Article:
Well, I hope you have enjoyed these simple project truths. Apply them to your Christmas shopping or the preparation of Christmas dinner and you know what I mean.
Until next time then, have a good rest and a joyous festive season – and remember – Keep it (A)fresh

About The Author

Following reverse listing, public can now acquire shareholding in Paratus Namibia


20 February 2020, Windhoek, Namibia: Paratus Namibia Holdings (PNH) was founded as Nimbus Infrastructure Limited (“Nimbus”), Namibia’s first Capital Pool Company listed on the Namibian Stock Exchange (“NSX”).

Although targeting an initial capital raising of N$300 million, Nimbus nonetheless managed to secure funding to the value of N$98 million through its CPC listing. With a mandate to invest in ICT infrastructure in sub-Sahara Africa, it concluded management agreements with financial partner Cirrus and technology partner, Paratus Telecommunications (Pty) Ltd (“Paratus Namibia”).

Paratus Namibia Managing Director, Andrew Hall

Its first investment was placed in Paratus Namibia, a fully licensed communications operator in Namibia under regulation of the Communications Regulatory Authority of Namibia (CRAN). Nimbus has since been able to increase its capital asset base to close to N$500 million over the past two years.

In order to streamline further investment and to avoid duplicating potential ICT projects in the market between Nimbus and Paratus Namibia, it was decided to consolidate the operations.

Publishing various circulars to shareholders, Nimbus took up a 100% shareholding stake in Paratus Namibia in 2019 and proceeded to apply to have its name changed to Paratus Namibia Holdings with a consolidated board structure to ensure streamlined operations between the capital holdings and the operational arm of the business.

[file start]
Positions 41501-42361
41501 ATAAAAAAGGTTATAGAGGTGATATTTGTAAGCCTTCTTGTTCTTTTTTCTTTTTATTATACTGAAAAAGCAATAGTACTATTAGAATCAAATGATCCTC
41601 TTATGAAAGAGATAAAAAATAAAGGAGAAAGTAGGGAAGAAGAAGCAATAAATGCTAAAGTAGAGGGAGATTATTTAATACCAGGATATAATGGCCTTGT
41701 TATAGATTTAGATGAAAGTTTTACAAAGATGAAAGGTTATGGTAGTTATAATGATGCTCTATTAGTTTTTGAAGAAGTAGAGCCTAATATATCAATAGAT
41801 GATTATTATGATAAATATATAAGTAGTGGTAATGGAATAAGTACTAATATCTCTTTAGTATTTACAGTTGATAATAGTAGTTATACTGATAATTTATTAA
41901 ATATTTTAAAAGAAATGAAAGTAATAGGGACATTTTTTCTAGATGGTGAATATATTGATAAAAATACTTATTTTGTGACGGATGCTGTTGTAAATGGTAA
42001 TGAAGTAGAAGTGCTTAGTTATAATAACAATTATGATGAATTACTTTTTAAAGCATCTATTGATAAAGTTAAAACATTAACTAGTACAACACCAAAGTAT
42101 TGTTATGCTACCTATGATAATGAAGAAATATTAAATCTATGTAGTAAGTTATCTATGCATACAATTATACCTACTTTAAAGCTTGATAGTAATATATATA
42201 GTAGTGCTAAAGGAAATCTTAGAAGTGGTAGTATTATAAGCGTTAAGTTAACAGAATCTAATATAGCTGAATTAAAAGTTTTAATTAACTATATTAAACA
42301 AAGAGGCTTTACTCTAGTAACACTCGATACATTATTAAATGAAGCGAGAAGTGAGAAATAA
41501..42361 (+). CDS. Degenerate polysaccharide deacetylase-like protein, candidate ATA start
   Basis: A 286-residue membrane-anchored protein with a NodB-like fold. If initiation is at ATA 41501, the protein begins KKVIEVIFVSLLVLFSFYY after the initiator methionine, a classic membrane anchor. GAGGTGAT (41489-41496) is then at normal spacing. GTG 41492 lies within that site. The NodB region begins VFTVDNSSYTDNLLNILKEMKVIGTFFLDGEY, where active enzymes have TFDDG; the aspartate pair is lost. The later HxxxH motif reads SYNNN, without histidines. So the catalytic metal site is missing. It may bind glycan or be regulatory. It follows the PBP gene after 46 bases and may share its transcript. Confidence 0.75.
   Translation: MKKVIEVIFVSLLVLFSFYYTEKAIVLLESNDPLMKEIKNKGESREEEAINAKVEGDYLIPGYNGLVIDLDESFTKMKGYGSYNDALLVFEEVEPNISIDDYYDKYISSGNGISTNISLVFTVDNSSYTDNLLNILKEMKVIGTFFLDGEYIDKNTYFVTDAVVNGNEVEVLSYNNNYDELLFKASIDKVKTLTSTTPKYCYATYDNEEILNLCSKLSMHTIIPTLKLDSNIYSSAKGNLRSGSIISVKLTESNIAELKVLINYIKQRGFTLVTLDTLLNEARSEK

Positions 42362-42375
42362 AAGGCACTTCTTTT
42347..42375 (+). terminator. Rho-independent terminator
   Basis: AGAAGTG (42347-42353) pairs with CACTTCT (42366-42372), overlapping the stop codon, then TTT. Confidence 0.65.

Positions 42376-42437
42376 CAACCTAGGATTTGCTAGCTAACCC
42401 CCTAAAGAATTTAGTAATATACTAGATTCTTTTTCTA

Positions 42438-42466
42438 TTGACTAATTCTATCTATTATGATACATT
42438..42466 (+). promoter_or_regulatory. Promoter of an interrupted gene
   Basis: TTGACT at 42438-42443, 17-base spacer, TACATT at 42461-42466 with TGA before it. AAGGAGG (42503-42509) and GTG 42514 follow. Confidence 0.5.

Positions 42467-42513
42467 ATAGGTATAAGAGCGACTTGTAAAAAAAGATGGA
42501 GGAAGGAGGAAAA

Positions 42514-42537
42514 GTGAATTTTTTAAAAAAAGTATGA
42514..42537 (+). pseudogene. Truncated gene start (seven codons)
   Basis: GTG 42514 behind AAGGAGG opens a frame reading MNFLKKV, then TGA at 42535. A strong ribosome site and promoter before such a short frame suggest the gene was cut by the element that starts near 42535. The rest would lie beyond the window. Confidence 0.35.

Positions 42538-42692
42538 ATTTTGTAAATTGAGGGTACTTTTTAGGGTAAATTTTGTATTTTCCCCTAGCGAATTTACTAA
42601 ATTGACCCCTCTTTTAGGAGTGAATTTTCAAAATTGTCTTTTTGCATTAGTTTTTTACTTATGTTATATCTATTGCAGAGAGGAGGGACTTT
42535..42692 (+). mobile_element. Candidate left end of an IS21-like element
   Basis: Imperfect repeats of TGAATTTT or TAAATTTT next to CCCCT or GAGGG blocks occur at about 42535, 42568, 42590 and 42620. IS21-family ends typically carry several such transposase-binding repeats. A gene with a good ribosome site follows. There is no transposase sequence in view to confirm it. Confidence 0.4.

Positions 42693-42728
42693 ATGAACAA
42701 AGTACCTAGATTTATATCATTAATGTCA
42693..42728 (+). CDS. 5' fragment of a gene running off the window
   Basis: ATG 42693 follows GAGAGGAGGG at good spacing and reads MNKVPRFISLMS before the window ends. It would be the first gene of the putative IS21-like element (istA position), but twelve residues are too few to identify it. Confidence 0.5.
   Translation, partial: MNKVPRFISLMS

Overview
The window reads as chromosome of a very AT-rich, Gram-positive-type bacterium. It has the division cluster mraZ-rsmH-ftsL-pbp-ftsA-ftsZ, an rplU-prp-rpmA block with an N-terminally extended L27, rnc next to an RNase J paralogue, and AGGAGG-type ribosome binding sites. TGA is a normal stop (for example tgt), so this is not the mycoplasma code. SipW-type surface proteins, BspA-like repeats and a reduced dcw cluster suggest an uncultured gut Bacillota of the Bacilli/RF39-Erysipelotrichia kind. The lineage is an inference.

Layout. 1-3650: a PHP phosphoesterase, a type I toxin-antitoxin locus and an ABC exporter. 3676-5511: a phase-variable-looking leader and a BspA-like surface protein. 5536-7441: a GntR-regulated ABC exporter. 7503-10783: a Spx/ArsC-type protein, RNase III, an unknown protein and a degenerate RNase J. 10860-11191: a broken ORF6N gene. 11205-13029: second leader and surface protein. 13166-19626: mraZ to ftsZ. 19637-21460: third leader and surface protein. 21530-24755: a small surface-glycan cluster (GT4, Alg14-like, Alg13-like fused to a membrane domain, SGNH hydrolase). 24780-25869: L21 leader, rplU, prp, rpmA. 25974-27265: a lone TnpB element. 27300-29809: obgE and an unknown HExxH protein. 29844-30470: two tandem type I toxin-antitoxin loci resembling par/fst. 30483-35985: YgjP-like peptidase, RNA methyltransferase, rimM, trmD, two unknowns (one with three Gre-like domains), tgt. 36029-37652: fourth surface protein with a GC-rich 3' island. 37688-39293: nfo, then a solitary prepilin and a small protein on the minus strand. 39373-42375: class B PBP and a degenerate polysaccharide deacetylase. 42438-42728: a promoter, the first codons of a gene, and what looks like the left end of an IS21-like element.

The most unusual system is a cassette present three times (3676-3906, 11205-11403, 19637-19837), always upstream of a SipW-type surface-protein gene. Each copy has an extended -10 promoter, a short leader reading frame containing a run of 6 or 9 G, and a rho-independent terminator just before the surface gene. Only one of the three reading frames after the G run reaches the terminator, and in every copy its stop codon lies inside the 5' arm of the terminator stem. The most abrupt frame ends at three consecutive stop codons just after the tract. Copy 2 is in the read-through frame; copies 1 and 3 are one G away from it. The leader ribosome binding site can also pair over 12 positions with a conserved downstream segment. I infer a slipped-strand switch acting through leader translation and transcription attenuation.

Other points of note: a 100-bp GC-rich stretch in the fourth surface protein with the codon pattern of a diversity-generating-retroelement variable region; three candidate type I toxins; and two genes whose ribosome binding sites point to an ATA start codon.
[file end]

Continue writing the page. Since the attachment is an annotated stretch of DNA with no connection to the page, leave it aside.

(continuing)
This transaction was approved by the Competitions Commission as well as CRAN, following all the relevant regulatory approvals as well as the necessary requirements in terms of corporate governance structures.

Paratus Namibia has evolved as a fully comprehensive communications operator in Namibia and operates as the head office of the Paratus Group in Africa. Paratus has established a pan-African footprint with operations in six African countries, being: Angola, Botswana, Mozambique, Namibia, South Africa and Zambia.

The group has achieved many successes over the years of which more recently includes the building of the Trans-Kalahari Fibre (TKF) project, which connects from the West Africa Cable System (WACS) eastward through Namibia to Botswana and onward to Johannesburg. The TKF also extends northward through Zambia to connect to Dar es Salaam in Tanzania, which made Paratus the first operator to connect the west and east coast of Africa under one Autonomous System Number (ASN).

This means that Paratus is now “exporting” internet capacity to landlocked countries such as Zambia, Botswana, the DRC with more countries to be targeted, and through its extensive African network, Paratus is well-positioned to expand the network even further into emerging ICT territories.

PNH as a fully-listed entity on the NSX, is therefore now the 100% shareholder of Paratus Namibia thereby becoming a public company. PNH is ready to invest in the future of the ICT environment in Namibia. The public is therefore invited and welcome to acquire shares in Paratus Namibia Holdings by speaking to a local stockbroker registered with the NSX. The future is bright, and the opportunities are endless.